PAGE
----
A new animal shelter law that takes effect Wednesday, Sept. 30, has local shelters worried that owners won’t be able to afford to bail their pets out of jail.

The new bill signed by Gov. Jan Brewer on July 10 sets new stipulations for shelters when it comes to returning pets to owners.

HSUS-fees-9-30“I’m just scared of what is going to happen to them,” Cyndi Sessoms, CEO of the Verde Valley Humane Society, said. With the economy in the state it is, Sessoms worries people will be discouraged from picking up their animals if they’re brought to the shelter.

The new law requires shelters to charge a $50 fee on top of an impound fee, or the cost of spaying or neutering the animal and implanting it with a microchip unless the animal is already vaccinated for rabies, sterilized and registered. The new law applies to both dogs and cats.

In Sedona, Humane Society of Sedona Executive Director Brigitte Skielvig said most people could afford the impound fees prior to the new law which included a stipulation to spay or neuter the animal as soon as possible with a follow-up scheduled with an animal control office to ensure the pet owner complies.

Now, Skielvig fears the law could have an impact on the number of pets retrieved by owners because sterilization and vaccination services aren’t as readily available in rural Arizona. Before the law took effect, she said the majority of Sedona pet owners showed up for their pet.

“We do half a dozen RTOs [return to owner] in a week,” Skielvig said.

Rodrigo Silva, director of Maricopa County Animal Care and Control, was active in pushing the bill through the Legislature, according to April Hollis, the agency’s public information officer.

According to Hollis, Maricopa County sees 57,000 dogs and cats at its two shelters each year.

“There are way too many homeless animals on the street,” Hollis said, and her agency wants to lower its pet population. The county’s shelter is the second largest municipal shelter in the country.

Hollis said, however, she couldn’t speak for Silva on what inspired him to push for this legislation. Silva did not return a phone call.

Both Sessoms and Skielvig agree that if pet owners comply with the law, which says dogs must be registered anywhere in the county, and if owners sterilize their pets, they won’t have to worry about ramifications of the law.

Sedona cat owners may have a problem, according to Skielvig. The city of Sedona doesn’t require cats to be licensed and there is no mechanism within the city to do so. However, the law says the owner has to be charged $50 or the cat has to be chipped if it ends up in the shelter before its owner can take it home.

Skielvig said the shelter will be forced to chip or charge because it has to comply with the law.

The Sedona shelter contacted Yavapai County to ask if it can become a licensing center for animals that live outside municipalities to help streamline the system, Skielvig said. The shelter wants to offer licensing at the time of adoption to avoid penalties in the future and make it convenient for pet owners.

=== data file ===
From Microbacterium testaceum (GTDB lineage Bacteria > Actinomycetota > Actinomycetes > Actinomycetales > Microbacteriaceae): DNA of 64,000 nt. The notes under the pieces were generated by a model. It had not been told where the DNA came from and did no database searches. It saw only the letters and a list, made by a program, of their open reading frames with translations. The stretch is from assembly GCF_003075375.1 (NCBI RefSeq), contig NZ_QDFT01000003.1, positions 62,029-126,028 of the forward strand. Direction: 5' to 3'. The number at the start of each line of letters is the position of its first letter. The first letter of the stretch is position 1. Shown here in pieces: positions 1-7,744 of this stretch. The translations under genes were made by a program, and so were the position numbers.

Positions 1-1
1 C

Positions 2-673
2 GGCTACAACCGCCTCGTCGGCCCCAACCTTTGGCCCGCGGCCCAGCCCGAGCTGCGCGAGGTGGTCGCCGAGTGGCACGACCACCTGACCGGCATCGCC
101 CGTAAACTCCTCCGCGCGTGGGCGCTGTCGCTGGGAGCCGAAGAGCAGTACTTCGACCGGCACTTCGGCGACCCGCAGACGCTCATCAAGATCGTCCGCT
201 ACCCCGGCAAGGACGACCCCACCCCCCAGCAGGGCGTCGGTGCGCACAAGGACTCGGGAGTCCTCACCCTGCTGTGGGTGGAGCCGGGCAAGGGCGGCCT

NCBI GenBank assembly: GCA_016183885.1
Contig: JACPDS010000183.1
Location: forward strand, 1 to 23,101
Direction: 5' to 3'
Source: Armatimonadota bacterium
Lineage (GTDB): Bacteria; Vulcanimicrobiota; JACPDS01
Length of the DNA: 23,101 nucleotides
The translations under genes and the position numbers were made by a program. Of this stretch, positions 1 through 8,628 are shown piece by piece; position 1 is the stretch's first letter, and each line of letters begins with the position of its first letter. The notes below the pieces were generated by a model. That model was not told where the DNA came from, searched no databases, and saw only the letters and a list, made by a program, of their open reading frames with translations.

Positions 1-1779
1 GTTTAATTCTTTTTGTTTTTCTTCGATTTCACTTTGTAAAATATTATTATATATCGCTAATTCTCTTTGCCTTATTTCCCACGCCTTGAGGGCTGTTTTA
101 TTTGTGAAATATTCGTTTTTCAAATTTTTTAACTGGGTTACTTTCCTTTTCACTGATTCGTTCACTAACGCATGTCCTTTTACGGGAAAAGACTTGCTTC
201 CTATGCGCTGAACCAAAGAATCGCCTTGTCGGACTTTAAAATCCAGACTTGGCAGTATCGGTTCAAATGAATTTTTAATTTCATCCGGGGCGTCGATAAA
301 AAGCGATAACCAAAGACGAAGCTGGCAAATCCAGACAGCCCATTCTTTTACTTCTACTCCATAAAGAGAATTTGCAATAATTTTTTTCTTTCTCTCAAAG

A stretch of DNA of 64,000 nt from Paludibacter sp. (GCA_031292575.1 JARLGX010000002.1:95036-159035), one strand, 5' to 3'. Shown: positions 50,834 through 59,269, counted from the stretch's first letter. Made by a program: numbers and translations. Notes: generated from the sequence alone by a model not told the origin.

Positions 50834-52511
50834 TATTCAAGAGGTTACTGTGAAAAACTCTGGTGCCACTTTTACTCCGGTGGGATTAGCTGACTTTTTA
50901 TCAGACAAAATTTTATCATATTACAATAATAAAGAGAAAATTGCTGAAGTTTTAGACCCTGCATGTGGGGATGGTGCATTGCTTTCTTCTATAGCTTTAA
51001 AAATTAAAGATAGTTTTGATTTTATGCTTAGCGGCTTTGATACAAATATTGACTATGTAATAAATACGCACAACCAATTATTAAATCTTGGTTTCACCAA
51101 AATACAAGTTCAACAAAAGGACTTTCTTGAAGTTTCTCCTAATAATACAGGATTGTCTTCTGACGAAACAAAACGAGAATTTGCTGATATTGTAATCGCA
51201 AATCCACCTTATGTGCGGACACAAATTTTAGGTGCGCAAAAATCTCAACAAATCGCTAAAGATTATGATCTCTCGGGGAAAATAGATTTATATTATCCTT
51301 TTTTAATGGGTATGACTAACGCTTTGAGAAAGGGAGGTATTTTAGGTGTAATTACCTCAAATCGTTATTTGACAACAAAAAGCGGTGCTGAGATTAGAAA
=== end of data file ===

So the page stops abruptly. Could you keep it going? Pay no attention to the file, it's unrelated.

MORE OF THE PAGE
Sessoms said Verde Valley Humane Society can license pets living in Clarkdale, Cottonwood or any of the unincorporated towns.

The law also requires shelters to hold animals for five days before they are put up for adoption.

Sessoms said her shelter already has a five-day policy.

Skielvig said the Sedona shelter previously complied with the city’s law which said animals had to be held for four days. Now, they will be held for five.

 

Trista Steers can be reached at 282-7795, ext. 124, or e-mail This email address is being protected from spambots. You need JavaScript enabled to view it.

 

Head teachers at Sedona Charter School can list a slew of reasons why the school earned the state’s highest label this year.

According to Business Administrator Alice Madar, this is the school’s third “excelling” label.

The school, located in West Sedona, was built in 2001 as a Montessori-based school.

During its first two years, the state labeled it “too small,” to earn a state report card. Since then, the 150-student school has earned three “excelling” labels and one “highly performing.”

Montessori practices believe that children naturally gravitate toward children about their own age, but not limited to their exact age, so classrooms are broken down first through third grades, fourth though sixth grades, and seventh and eighth grades.

“The learning is individualized,” lower elementary principal educator Bob Wentsch explained of the school’s success. “Whether something comes easy or difficult, they have the time they need. Even before ‘No Child Left Behind,’ we had no child left behind.”

Upper elementary head educator Marsha Johnson agreed.

“We individualize and we work toward mastery of everything,” Johnson said. “It needs to be mastered before we move on to something else.”